Archive for July, 2015

July 19, 2005 – No hands handstand

Today before work I picked up Harry Potter 6 on DVD! Woohoo!

At work during a kids class, one of the students thought it would be fun to do a headstand against the wall. He got into an impressive headstand position, then removed his hands so his entire weight was being supported by his head. His 5 year old neck buckled, and he fell to the floor in a heap.

For those wondering, a typical NOVA kids classroom has no furniture. Classes for younger kids feature a lot of moving around, with some sitting on the floor for textbook work. It is not uncommon for kids to be moving around.

I have seen kids throwing things, trying to escape the classroom, and fighting before, but I had never seen a kid try to do a no hands handstand before. I didn’t really know what to do, so I went over, helped him up, and asked if he was okay. He said yes, so I continued with the class.

As soon as I turned my back for a second, he was back against the wall doing yet another no hands headstand. The results were exactly the same as the first time, except this time he grabbed his neck and started yelling “itai! itai! (it hurts! it hurts!)”. I told him not to do that again in both languages. Moments later he was trying once again to break his little neck for a third time. I picked him up and moved him away from the wall while he was laughing.

I don’t understand children. Not at all.

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July 17, 2005 – BBQ in the park

Today after work Palmer hosted a huge BBQ in the park near our apartment. Classes end early on Sunday, so the attendance was great. Most of the teachers from the area and all of the Japanese staff came out for food and socializing.

The BBQ was a nice change from the usual routine of izakayas and karaoke. My personal highlight was eating a delicious lamb burger. My lowlight was running away from fireworks.

If you ever have a chance to attend a BBQ hosted by an Australian, do it!

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July 16, 2005 – Atami Summer Festival

Atami festival 2005 b

Today I got to work a rare early Saturday shift. Through my entire time teaching, I have always worked the late shift on Saturday. Most teachers work early Saturdays, and then get started on their evening activities while I am still at the office.

Conveniently, there was a summer festival in Atami. Koalako invited me and some of the other teachers to come to the festival. We all met up and took the train to Atami. I had never been to a summer festival before, so I didn’t really know what to expect. We walked through the hilly streets of Atami to Koalako’s house. I had met her parents earlier in the ear at a really fun karaoke night. They greeted us all with beer and sushi, which is a pretty great way to greet people.

After eating, we were provided with Hapi Coats (a short robe) to go to the festival. As we approached the main street of Atami, we saw throngs of people on either side of the road cheering on the giant floats that were being pulled down the street. All of the floats had lights and decorations, and were full of people drumming, playing instruments, and singing loudly. It was a crazy atmosphere.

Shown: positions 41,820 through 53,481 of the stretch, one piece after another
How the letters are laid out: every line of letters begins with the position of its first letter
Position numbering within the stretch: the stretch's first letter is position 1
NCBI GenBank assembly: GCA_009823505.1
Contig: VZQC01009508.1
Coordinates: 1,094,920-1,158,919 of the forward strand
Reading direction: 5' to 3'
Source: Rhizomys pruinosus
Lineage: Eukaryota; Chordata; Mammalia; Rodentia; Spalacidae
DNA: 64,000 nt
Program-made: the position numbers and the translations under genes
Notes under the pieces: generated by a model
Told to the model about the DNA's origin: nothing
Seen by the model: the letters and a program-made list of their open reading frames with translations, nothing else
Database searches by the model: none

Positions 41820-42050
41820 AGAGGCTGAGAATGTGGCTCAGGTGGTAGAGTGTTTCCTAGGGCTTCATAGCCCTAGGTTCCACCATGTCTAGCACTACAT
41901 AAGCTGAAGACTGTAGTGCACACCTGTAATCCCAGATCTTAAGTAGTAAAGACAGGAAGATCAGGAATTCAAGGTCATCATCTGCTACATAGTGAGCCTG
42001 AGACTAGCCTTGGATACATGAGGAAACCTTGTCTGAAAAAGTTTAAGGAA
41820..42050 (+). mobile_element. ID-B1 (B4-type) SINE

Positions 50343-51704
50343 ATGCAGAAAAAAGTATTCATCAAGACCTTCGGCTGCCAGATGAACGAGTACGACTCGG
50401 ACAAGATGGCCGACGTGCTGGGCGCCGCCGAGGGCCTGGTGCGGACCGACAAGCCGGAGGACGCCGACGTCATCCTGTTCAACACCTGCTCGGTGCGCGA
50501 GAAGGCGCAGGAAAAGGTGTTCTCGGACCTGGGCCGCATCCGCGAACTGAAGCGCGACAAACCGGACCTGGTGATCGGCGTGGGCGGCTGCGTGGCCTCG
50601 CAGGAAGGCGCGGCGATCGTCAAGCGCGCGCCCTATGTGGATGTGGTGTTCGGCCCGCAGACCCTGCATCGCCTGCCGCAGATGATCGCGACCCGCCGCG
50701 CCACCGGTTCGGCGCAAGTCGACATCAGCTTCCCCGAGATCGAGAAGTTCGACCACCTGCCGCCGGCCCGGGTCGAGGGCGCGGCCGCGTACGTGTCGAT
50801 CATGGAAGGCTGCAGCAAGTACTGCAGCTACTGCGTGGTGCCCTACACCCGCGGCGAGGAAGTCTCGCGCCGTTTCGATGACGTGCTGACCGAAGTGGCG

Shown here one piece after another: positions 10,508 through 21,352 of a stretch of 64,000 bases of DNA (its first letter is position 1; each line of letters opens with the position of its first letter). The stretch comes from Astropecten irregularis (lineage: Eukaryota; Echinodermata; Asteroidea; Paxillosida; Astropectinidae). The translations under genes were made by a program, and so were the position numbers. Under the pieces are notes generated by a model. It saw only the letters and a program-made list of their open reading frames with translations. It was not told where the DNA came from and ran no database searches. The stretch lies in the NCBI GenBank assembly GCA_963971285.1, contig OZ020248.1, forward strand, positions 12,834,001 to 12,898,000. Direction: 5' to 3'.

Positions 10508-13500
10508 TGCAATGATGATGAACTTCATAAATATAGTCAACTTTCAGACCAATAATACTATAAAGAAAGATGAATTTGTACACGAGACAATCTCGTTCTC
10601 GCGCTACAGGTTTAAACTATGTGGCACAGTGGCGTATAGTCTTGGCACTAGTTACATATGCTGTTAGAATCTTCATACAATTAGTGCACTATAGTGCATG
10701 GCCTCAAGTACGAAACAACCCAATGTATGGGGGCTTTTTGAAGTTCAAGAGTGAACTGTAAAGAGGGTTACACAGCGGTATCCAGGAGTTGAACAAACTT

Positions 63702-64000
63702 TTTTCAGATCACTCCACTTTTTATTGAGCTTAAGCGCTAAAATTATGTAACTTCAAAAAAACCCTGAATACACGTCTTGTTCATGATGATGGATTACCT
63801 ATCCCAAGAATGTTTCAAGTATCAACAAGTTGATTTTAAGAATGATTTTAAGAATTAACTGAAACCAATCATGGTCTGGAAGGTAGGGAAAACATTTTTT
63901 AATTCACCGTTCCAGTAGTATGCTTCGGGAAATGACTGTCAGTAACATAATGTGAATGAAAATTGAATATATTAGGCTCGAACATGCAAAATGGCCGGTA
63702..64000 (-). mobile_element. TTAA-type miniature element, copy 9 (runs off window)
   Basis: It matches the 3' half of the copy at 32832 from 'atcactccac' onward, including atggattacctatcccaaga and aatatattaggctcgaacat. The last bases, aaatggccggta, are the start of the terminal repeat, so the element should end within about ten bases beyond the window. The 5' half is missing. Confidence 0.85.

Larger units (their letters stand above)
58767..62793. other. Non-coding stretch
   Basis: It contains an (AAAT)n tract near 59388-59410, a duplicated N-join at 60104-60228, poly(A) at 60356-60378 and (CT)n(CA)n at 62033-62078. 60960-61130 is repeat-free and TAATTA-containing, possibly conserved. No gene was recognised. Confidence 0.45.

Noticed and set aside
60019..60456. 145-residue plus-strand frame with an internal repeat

We followed Koalako down the street through the crowds. I expected that we were going to find a spot and watch the parade. However, I was surprised when she lifted up the barrier rope and called us into the street. Not wanting to be left behind, we followed her as she walked up to one of the giant floats. At the front of the float was a team of people in summer festival gear holding on to a large rope used to pull the float through the streets. Koalako introduced us, and her friends made room on the rope.

Yes, we were now part of the team pulling the float through Atami!

We pulled the brightly lit float while everyone inside made lots of noise, entertaining the crowd and competing with the other floats. Occasionally we would stop to jump around and dance, and generally try to make even more noise. Thankfully my years in the fraternity had provided great training for jumping around and being noisy, so I fit right in with the crowd.

By the time we finished and parked the float, we were drenched in sweat. High fives were exchanged, beer flowed freely, and giant bottles of water were poured over heads. As we walked back towards the train station, we all agreed that it was one of the most fun nights we had ever experienced in Japan, and we hoped to do it again next year!

(2015 Update) Check my post about a visit to Atami Summer festival in summer 2013 here

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July 14, 2005 – Back to work, schedule changes

My vacation is now officially over, and I was back to work today. I agreed to work a shift swap to help out another teacher, which means that I will be working the next 11 days in a row. It’s going to suck.

However, I also got some good news about work. I learned that as of August 1st, I will be transferred to NOVA’s Numazu branch. This will save me some time getting to and from work. Getting to Mishima NOVA doesn’t take me very long now, but I will be able to get to work in less than 10 minutes by bicycle with no train ride required.

More importantly, my days off are changing to the rare but extremely popular Sunday / Monday. This means that I will be able to spend time with The Penpal on the weekends without begging for a shift swap! The bad news is that 4 of my 5 shifts are late shifts, including continuing my streak of late Saturdays. It’s still a small price to pay for Sunday / Monday off.

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July 9, 2005 – The best food show ever

debuya

Today I watched the greatest Japanese TV show ever since Iron Chef, and possibly the best food show ever: Debuya.